International Journal of
Sociology and Anthropology

  • Abbreviation: Int. J. Sociol. Anthropol.
  • Language: English
  • ISSN: 2006-988X
  • DOI: 10.5897/IJSA
  • Start Year: 2009
  • Published Articles: 305

Full Length Research Paper

Peri-urban poverty: Can micro-finance be a panacea?

Benzies Isaac Adu-Okoree
Faculty of Development Studies, Presbyterian University College, Akuapem/Tema Campus, Ghana.
Email: [email protected]

  •  Accepted: 10 April 2012
  •  Published: 30 June 2012



Micro-finance has been identified as a major means for poverty reduction. Micro-finance covers products like micro-credit, micro-insurance and micro-savings. The study which was conducted in ten selected communities in the Ashaiman Municipality in the greater Accra region of Ghana was aimed at exploring the impact of microcredit on household level poverty and welfare. The population was all beneficiaries of microcredit programmes in the municipality. A simple random selection was used to select 120 beneficiaries of microcredit programmes in the selected communities. The study showed that microcredit had some impact on household income and welfare which led to improvement in their standard of living and opportunity to save money. They were able to contribute to their children’s education, purchase household assets, make improvements in the household diet,  received appreciation from family members and had self-confidence in decision making on issues concerning household welfare. In all, they also felt empowered. Though the study recommends the need to increase the size of micro-credits to clients, it however, recommends that MFIs should rather concentrate efforts towards savings. Mobilization as capital accumulation has a greater potential to reduce poverty. Savings provides an asset for the individual’s capacity for investment in future production.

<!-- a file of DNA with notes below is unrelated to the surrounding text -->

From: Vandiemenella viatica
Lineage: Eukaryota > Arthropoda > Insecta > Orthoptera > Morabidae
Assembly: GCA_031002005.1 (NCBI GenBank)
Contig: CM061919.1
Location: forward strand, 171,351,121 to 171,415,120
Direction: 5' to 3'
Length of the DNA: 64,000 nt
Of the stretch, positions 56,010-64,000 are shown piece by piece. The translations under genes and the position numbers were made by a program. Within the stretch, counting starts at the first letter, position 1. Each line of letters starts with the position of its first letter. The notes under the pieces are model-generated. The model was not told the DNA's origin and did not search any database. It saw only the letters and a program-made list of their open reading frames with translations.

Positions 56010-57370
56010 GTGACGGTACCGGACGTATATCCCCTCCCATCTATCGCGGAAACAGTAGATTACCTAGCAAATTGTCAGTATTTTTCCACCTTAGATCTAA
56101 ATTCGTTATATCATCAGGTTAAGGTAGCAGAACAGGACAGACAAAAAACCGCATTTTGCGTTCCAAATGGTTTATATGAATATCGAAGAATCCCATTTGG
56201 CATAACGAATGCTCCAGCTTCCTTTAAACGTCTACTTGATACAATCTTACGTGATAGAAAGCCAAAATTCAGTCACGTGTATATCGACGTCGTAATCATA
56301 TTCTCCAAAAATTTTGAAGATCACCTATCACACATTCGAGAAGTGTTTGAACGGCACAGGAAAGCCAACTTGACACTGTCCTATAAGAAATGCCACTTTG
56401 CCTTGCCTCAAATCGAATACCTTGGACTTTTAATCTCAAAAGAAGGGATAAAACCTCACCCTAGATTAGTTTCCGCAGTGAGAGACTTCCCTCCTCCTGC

Key words: Microcredit, microfinance, poverty alleviation, household poverty, household income, household welfare.